“Pyrrhic victory” is a victory achieved at excessive cost, for example with large losses in people and war equipment that are disproportionate to the achieved results. The name comes from the name of the king of Epirus – Pyrrus, who in the third century BCE waged a war against Rome. He had i.e. heavy losses but won at the battle of Ausculum in 279 BCE.
According to the Plutarch, Pyrrhus said after the battle to the officers’ who were congratulating him the success:
Another such victory and I come back to Epirus alone.
This referred to the fact that the victory cost Pyrrhus about 3500 killed and a large number of wounded (a total – tens of percent of the army’s personnel), losses which in the conditions of war on foreign territory were impossible to complete, while the Romans, despite the fact that their losses were almost twice as large (amounted to about 6000 killed) by operating on their own land, it was much easier for them to form new legions. In fact, the Romans were still defeated in their encounters with Pyrrhus and wanted to show that they were the winners and explained the departure of Pyrrhus to Sicily for the war against Carthaginians with their alleged successes.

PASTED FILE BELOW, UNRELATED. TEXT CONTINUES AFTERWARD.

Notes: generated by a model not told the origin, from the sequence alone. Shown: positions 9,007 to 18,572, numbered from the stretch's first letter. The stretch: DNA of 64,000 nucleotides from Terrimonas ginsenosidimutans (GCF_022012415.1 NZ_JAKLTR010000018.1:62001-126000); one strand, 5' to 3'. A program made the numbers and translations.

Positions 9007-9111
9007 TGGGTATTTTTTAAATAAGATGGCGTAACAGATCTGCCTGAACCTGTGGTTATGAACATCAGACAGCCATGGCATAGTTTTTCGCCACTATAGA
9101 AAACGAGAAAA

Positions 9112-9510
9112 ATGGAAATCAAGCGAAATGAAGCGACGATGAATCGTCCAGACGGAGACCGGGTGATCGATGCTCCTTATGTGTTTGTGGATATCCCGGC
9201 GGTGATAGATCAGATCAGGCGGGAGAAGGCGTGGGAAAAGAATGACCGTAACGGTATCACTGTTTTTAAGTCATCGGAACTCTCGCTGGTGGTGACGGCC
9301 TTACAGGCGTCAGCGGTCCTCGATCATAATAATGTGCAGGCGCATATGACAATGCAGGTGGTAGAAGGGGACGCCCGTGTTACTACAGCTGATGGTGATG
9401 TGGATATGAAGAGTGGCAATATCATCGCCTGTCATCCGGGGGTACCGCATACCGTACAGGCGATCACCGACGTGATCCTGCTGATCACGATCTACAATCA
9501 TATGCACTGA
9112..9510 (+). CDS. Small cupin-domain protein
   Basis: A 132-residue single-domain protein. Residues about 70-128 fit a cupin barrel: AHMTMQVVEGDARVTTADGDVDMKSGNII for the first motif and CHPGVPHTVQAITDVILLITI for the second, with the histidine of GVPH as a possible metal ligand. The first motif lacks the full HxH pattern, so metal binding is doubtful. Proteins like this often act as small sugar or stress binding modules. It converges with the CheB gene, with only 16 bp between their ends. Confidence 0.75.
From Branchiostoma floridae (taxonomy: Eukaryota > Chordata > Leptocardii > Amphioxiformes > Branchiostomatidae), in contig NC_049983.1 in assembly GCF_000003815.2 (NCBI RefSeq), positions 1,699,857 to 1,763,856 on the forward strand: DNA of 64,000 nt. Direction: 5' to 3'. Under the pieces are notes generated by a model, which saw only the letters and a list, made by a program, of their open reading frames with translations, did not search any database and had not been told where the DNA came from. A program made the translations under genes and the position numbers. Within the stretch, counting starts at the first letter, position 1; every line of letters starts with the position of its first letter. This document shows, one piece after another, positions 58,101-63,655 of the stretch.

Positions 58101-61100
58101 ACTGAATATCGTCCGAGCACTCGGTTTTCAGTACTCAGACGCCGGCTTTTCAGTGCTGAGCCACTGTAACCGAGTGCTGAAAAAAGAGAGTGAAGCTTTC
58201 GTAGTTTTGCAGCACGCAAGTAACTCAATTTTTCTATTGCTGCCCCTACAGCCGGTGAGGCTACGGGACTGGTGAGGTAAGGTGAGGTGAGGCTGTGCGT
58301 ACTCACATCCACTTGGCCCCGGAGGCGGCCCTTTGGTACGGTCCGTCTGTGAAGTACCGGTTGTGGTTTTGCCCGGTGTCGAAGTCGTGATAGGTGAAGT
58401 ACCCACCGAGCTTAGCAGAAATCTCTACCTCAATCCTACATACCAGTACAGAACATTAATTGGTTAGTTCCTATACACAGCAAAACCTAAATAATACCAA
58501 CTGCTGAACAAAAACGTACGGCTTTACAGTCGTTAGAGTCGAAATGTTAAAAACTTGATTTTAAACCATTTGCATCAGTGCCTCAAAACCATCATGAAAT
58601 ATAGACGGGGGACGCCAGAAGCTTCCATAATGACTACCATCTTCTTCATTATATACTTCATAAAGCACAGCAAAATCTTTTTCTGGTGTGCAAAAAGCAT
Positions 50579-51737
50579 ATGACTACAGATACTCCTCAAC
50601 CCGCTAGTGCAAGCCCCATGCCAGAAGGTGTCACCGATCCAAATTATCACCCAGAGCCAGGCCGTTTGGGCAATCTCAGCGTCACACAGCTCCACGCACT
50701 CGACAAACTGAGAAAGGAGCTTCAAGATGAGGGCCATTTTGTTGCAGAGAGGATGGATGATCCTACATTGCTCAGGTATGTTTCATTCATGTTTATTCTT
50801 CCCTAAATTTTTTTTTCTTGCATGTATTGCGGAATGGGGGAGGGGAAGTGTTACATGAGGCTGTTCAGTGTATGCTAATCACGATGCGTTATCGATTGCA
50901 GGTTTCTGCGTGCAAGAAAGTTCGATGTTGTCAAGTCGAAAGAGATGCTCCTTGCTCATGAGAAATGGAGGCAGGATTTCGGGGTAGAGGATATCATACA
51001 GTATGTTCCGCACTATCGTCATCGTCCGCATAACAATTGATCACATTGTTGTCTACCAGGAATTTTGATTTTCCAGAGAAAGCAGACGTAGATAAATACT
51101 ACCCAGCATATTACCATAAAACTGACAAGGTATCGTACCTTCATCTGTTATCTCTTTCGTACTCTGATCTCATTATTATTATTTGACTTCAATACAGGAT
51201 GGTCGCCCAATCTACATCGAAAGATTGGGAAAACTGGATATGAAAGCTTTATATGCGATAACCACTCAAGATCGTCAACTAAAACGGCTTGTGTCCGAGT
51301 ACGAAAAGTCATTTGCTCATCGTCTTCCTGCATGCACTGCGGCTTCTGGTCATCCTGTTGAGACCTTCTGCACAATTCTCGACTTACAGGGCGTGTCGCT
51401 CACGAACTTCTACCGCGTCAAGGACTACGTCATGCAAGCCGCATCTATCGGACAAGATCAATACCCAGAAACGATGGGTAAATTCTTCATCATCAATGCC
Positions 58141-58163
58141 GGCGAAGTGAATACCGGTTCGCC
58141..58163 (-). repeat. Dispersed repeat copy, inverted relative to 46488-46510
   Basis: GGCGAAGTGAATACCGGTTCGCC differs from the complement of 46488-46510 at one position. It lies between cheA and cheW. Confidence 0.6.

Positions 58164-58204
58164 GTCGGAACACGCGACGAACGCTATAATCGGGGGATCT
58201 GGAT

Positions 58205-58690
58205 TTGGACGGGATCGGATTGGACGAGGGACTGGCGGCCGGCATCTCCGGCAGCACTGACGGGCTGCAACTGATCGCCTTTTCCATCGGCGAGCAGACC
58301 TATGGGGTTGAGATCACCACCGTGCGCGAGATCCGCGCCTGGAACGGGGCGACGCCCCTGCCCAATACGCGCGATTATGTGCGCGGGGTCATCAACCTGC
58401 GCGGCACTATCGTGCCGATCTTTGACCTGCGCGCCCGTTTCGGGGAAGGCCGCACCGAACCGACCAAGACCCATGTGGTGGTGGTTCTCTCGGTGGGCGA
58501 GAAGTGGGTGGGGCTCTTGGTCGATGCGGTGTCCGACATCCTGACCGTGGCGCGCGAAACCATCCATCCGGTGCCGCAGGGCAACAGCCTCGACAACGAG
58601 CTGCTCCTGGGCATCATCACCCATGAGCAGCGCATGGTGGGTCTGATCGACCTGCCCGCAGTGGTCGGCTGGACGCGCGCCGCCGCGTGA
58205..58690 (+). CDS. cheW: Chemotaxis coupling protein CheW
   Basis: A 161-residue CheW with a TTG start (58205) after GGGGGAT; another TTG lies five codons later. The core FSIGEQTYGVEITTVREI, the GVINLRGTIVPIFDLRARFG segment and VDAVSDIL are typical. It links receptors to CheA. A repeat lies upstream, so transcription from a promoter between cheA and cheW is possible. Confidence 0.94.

Władysław Kopaliński, Słownik mitów i tradycji kultury, Warszawa 1985
Support IMPERIUM ROMANUM!
IMPERIUM ROMANUM is in process of translation over 3300 Polish articles about history of ancient Rome. If you have the opportunity to financially support the further translations – even with smaller amount – I will be very grateful.